Implementation of a Critical Care Asthma Pathway in the PICU

Michael Miksa, Shubhi Kaushik, Gerald Antovert, Sakar Brown, H. Michael Ushay, Chhavi Katyal

Research output: Contribution to journalArticlepeer-review

8 Scopus citations

Abstract

Objectives: Acute asthma management has improved significantly across hospitals in the United States due to implementation of standardized care pathways. Management of severe acute asthma in ICUs is less well studied, and variations in management may delay escalation and/or deescalation of therapies and increase length of stay. In order to standardize the management of severe acute asthma in our PICU, a nurse- and respiratory therapist-driven critical care asthma pathway was designed, implemented, and tested. Design: Cross-sectional study of severe acute asthma at baseline followed by implementation of a critical care asthma pathway. Setting: Twenty-six-bed urban quaternary PICU within a children's hospital. Patients: Patients 24 months to 18 years old admitted to the PICU in status asthmaticus. Patients with severe bacterial infections, chronic lung disease, heart disease, or immune disorders were excluded. Interventions: Implementation of a nurse- and respiratory therapist-driven respiratory scoring tool and critical care asthma pathway with explicit escalation/deescalation instructions. Measurements and Main Results: Primary outcome was PICU length of stay. Secondary outcomes were time to resolution of symptoms and hospital length of stay. Compliance approached 90% for respiratory score documentation and critical care asthma pathway adherence. Severity of illness at admission and clinical baseline characteristics were comparable in both groups. Pre intervention, the median ICU length of stay was 2 days (interquartile range, 1-3 d) with an overall hospital length of stay of 4 days (interquartile range, 3-6 d) (n = 74). After implementation of the critical care asthma pathway, the ICU length of stay was 1 day (interquartile range, 1-2 d) (p = 0.0013; n = 78) with an overall length of stay of 3 days (interquartile range, 2-3.75 d) (p < 0.001). The time to resolution of symptoms was reduced from a median of 66.5 hours in the preintervention group to 21 hours in the postintervention compliant group (p = 0.036). Conclusions: The use of a structured critical care asthma pathway, driven by an ICU nurse and respiratory therapist, is associated with faster resolution of symptoms, decreased ICU, and overall hospital lengths of stay in children admitted to an ICU for severe acute asthma.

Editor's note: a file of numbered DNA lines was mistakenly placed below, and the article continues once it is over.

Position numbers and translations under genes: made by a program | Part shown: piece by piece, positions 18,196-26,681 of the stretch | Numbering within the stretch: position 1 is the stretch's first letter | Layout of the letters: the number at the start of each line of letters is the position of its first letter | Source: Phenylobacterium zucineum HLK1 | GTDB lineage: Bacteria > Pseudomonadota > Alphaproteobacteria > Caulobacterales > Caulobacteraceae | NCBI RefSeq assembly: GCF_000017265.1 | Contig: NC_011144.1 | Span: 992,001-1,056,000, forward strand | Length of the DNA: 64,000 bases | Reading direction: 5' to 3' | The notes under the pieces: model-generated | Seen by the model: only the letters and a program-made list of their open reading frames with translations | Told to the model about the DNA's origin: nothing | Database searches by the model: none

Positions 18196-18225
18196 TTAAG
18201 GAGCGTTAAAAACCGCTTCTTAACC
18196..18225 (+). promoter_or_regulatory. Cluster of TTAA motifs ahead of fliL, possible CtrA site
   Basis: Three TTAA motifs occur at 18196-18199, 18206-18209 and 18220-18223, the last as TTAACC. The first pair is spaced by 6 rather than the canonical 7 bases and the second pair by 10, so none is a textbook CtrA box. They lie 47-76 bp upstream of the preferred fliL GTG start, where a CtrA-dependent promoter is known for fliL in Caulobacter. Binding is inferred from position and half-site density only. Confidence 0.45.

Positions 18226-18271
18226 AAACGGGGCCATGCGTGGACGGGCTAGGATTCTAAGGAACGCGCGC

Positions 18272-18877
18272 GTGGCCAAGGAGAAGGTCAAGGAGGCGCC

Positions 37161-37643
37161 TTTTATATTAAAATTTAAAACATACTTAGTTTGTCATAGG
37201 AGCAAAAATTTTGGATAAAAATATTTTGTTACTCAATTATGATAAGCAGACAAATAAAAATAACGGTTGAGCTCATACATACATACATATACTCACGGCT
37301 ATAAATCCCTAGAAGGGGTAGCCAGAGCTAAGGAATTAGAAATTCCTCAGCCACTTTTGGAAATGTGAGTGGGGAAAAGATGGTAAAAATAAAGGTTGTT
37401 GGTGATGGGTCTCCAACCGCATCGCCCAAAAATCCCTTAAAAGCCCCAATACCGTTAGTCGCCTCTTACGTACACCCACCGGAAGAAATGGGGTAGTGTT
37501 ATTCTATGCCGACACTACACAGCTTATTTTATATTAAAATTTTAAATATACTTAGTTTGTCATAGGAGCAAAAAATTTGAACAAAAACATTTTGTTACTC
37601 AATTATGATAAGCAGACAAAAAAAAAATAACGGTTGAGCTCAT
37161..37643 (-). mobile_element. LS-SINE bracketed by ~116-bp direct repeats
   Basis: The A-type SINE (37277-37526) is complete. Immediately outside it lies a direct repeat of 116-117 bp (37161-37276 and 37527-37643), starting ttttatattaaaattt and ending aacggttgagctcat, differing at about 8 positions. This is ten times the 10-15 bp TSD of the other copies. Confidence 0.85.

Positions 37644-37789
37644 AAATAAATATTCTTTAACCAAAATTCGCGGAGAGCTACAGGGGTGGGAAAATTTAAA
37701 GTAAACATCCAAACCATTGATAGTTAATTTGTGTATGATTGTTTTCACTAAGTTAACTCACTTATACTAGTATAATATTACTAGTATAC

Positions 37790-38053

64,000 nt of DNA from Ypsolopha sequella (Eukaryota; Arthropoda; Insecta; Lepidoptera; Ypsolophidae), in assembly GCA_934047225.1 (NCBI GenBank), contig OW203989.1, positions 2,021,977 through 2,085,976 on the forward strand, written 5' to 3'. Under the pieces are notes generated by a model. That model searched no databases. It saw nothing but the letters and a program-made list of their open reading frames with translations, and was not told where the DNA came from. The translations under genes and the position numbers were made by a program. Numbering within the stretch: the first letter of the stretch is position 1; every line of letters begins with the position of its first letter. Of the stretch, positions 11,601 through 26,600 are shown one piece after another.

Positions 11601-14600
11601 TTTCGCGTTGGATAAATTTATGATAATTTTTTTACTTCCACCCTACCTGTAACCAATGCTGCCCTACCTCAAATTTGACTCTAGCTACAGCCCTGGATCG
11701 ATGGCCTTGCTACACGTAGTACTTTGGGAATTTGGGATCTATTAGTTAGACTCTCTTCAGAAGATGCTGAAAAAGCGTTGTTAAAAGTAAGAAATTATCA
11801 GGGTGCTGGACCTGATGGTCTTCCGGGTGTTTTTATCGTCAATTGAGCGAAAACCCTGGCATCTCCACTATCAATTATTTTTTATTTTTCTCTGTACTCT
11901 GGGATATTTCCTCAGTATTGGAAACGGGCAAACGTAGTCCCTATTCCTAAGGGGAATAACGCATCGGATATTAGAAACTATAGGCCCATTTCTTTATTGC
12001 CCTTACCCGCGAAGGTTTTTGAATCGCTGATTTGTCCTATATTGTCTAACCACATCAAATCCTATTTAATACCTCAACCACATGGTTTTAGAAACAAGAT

Original languageEnglish
Pages (from-to)E0334
JournalCritical Care Explorations
Volume3
Issue number2
DOIs
StatePublished - 12 Feb 2021
Externally publishedYes

Keywords

  • critical care
  • critical pathway
  • length of stay
  • noninvasive ventilation
  • pediatrics
  • severe acute asthma

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